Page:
Sea History 174 - Spring 2021

Page 19

photo by tim piece via wikipedia commons, cc by sa 3.0


By dawn the gale had turned into a hurricane. The Watch and Wait began dragging its anchor; then the cable snapped, casting the vessel adrift in the turbulent seas. Thacher, Avery, and their families prayed and comforted one another as best they could, while expecting to be consigned to the deep at any moment. The Watch and Wait was then thrown onto a large rock, where it was wedged in place and pummeled by the waves. As the cabin flooded and the vessel started breaking apart, the ocean began to claim its victims, almost one by one. The master and the crewmen were the first to be swept overboard. Rather than despair, Thacher held on to his faith. While peering out of the cabin into the roiling seas, he saw treetops in the distance. This discovery raised his hopes, and he told his cousin, “It hath pleased God to cast us here . . . the shore not far from us” (one has to wonder, though, whether Thacher questioned why God had not simply set the vessel on the shore). But Avery pleaded with him to stay so that they and their families could “die together” and be delivered to heaven. No sooner had Thacher agreed to accept this fate than a thunderous wave surged into the cabin, washing him, his daughter, Avery, and Avery’s eldest son out onto the rock. Clambering higher up, the four called to those still in the cabin to join them. The others apparently had frozen with fear, and only Thacher’s wife responded. As she began crawling through a hatch to the quarterdeck, another wave smashed into the vessel, obliterating what was left of it and sending her and all the other occupants into the churning water. The force of the same wave also swept everyone from the rock, save Thacher, who managed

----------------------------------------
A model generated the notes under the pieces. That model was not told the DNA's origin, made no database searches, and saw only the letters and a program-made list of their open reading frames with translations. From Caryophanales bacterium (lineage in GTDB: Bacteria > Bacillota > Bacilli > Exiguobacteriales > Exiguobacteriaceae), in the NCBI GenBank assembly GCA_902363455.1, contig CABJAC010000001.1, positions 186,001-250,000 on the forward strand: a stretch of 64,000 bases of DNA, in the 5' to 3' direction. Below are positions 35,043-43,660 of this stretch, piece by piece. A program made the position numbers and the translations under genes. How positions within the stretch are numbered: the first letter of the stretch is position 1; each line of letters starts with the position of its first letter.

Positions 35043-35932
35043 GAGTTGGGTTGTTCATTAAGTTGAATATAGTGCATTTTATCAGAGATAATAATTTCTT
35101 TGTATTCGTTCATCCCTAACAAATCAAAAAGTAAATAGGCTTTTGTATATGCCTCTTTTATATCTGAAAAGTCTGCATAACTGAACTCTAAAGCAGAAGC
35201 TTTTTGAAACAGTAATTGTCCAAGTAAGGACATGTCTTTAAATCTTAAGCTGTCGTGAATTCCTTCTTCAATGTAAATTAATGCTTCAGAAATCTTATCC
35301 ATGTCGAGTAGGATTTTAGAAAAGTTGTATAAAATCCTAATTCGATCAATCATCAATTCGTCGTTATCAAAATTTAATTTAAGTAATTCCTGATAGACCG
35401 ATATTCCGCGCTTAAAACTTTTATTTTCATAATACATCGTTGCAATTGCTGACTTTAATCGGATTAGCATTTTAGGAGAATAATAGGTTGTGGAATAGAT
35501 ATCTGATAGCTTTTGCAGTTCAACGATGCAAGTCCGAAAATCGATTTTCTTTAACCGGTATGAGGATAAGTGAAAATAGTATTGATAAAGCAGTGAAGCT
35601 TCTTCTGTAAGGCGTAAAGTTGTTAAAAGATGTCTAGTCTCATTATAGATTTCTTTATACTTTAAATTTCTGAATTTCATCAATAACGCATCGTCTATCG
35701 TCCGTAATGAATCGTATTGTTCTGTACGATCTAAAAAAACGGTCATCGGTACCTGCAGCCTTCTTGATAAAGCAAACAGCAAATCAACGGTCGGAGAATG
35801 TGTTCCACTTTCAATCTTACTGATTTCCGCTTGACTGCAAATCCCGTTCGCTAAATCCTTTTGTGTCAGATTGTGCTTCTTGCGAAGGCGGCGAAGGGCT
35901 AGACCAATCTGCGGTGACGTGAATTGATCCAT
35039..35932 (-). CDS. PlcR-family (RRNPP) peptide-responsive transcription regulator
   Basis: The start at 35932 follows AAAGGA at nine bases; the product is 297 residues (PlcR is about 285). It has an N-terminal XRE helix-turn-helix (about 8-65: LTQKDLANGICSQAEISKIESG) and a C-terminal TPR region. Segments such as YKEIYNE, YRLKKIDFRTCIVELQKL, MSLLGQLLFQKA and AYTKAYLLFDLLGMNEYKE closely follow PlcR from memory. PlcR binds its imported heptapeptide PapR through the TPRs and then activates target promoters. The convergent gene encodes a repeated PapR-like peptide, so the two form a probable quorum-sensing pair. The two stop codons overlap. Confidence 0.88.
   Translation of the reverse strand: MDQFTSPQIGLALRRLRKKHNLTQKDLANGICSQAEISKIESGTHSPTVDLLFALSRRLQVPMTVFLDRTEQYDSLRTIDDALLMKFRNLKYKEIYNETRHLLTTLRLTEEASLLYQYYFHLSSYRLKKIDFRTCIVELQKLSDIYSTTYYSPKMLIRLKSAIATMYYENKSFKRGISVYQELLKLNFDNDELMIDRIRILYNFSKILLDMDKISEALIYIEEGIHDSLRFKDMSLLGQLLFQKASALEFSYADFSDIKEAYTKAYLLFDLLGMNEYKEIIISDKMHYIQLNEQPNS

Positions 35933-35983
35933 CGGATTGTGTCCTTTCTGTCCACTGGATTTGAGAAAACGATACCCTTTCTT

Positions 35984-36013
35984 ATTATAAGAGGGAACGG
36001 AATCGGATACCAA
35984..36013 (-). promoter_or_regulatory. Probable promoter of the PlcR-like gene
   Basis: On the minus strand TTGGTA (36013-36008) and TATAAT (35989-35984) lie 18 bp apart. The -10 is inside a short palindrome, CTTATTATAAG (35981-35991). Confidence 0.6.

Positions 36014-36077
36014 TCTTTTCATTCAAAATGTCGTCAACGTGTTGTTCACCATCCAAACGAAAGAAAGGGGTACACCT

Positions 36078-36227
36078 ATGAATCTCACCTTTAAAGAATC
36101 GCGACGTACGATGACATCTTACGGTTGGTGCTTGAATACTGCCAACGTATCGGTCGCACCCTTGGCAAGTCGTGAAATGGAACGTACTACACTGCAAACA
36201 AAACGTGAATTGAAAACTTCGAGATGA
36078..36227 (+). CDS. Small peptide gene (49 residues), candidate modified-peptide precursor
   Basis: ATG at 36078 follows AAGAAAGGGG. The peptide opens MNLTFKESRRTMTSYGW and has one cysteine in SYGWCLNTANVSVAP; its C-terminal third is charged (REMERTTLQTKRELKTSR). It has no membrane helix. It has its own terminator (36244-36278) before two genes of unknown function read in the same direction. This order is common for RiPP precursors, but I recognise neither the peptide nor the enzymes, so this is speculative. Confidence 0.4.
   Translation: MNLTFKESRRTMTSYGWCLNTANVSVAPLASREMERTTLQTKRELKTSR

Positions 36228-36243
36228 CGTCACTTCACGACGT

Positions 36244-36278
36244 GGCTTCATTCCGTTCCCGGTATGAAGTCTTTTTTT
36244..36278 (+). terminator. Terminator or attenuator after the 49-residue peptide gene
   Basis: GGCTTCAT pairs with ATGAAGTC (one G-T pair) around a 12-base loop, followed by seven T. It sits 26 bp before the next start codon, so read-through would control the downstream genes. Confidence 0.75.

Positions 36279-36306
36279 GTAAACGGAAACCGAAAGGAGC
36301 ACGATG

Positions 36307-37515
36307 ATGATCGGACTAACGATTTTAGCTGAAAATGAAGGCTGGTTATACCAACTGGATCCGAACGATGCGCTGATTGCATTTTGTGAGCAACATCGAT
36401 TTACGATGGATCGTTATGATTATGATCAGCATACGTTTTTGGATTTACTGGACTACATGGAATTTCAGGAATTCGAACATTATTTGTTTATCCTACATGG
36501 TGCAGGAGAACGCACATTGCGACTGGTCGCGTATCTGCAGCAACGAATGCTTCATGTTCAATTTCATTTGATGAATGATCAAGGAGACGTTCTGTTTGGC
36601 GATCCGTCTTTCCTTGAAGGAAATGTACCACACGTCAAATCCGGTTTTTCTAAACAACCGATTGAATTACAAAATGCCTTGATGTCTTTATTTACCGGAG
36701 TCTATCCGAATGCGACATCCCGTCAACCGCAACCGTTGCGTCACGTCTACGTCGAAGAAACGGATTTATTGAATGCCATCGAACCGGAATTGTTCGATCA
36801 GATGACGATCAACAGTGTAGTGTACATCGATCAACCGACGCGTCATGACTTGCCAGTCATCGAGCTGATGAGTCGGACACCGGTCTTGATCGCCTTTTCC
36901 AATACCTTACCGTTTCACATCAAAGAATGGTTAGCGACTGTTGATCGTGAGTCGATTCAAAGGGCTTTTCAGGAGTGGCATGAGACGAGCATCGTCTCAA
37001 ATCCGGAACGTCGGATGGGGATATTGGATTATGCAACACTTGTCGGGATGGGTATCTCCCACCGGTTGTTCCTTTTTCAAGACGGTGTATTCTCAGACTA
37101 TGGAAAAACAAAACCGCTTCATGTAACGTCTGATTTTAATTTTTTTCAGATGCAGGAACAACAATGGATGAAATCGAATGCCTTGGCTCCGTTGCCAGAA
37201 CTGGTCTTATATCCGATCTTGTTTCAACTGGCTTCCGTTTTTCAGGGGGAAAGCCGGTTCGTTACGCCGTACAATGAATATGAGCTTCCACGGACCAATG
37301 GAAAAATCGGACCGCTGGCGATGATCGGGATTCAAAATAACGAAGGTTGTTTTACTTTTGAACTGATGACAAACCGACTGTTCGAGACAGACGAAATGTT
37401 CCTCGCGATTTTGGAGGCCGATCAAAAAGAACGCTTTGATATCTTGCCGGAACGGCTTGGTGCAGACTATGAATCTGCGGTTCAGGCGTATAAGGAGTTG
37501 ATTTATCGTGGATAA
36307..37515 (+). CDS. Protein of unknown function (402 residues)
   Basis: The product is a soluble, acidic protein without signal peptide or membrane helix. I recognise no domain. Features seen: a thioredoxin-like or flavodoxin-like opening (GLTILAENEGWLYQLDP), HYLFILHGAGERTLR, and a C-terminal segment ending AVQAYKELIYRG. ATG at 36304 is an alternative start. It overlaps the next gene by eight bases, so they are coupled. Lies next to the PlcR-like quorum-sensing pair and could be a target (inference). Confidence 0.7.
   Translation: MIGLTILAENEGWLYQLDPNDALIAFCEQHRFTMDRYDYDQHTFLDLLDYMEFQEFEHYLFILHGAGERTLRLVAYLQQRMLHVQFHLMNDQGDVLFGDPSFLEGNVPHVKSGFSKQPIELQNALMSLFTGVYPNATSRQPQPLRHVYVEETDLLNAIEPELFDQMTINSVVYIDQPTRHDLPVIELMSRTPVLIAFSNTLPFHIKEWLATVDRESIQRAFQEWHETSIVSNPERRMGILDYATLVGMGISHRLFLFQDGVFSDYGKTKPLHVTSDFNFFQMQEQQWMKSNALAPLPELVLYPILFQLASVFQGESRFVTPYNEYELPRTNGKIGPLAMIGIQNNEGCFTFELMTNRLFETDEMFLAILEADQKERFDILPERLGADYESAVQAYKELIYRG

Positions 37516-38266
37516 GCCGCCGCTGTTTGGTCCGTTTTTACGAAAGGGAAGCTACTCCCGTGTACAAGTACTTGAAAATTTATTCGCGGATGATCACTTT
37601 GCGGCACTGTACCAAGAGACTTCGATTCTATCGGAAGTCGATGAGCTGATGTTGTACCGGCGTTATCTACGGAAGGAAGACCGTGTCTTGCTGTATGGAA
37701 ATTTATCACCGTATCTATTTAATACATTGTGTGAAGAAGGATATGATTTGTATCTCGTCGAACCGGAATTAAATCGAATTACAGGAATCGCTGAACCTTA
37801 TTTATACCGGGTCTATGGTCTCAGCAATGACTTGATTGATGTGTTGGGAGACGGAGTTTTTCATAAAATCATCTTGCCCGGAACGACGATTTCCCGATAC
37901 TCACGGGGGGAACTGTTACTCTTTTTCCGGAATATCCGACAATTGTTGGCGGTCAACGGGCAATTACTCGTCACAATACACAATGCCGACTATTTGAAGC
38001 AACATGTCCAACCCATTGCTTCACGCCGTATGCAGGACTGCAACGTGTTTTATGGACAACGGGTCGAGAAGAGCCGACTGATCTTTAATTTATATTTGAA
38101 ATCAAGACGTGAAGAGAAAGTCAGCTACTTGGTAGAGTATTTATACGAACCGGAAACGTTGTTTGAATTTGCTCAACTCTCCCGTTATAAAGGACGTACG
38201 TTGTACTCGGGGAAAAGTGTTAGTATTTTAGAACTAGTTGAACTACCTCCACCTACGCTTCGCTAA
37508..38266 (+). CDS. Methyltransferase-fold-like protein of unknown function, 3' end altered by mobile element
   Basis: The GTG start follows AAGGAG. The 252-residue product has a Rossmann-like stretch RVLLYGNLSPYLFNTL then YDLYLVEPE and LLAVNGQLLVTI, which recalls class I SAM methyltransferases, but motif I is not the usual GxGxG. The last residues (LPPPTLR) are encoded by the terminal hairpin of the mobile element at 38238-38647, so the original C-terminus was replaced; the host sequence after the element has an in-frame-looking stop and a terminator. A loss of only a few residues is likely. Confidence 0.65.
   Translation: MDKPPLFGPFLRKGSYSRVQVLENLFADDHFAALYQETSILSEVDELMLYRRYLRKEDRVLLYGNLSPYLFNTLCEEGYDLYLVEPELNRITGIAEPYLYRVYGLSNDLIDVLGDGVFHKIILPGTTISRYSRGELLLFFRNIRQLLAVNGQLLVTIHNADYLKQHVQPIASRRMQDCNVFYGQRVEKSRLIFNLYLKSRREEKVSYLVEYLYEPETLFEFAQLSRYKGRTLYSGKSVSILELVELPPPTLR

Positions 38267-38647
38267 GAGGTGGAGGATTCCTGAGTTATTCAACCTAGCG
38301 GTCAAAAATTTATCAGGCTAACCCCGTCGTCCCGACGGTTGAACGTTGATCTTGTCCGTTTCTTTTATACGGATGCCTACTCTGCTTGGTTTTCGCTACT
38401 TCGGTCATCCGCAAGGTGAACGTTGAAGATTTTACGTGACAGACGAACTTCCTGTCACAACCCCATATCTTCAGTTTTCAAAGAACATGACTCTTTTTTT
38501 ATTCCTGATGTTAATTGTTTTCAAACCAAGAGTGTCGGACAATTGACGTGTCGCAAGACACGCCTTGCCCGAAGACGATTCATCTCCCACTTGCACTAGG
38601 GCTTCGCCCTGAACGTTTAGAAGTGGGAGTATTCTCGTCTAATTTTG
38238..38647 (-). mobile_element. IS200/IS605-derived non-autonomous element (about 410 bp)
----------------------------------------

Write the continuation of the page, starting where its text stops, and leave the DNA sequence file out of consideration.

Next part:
Tempest 1886 by Ivan Aivazovsky (1817–1900) depicts the horror of a shipwreck in a storm. tenaciously to cling to the rock face. Then, just as he was reaching out to grab a plank from the vessel, another wave dislodged him, and he, too, was pitched into the sea. In the end, only Thacher and his wife survived what would become one of the most dramatic and fabled shipwrecks in Massachusetts Bay Colony history. Bruised, battered, and nearly naked, they washed up on a small, uninhabited island about a mile from the mainland of Cape Ann. They covered themselves with clothing from the wreck and survived on food that had also floated ashore. Five days passed before a boat came within hailing distance and rescued them. The disaster quickly became the talk of New England, where many shared the deep sorrow felt by the Thachers. In September 1635 the Massachusetts legislature awarded Thacher “forty marks,” or about twenty-six British pounds, to help compensate him for “his great losses”; and a year later it gave him the island “upon

which he was preserved from shipwreck, as his proper inheritance.” Thacher named the island “Thacher’s Woe,” but it is known today as Thacher Island, which is part of the town of Rockport. At the same time that Thacher and company were succumbing to the hurricane’s wrath, the ship James was fighting its own battle against the elements while anchored off the Isle of Shoals, located about 6 miles from the point along the coast where Maine and New Hampshire meet. The ship was carrying a group of 100 Puritan settlers who were leaving England to escape religious persecution and thus were part of the great Puritan migration of the 1620s and 1630s that sent roughly 20,000 dissenters from the Church of England to New England’s shores. The James’s most prominent passenger was Puritan minister Richard Mather, who was traveling with his wife and four sons to the town of Dorchester, just south of Boston, where he planned to preach at First Church. The hurricane struck in the earlymorning hours on August 15. “The Lord sent forth a most terrible storm of rain and easterly wind,” Mather later recounted, “whereby we were in as much danger as I think ever people were.” The James’s three Thacher Island as it looks on a calm day. The small rocky island was the site of many shipwrecks during the heyday of sail. The twin lighthouses were built in 1771. Nearly half of the 52-acre island was designated as a National Wildlife Refuge in 1972.


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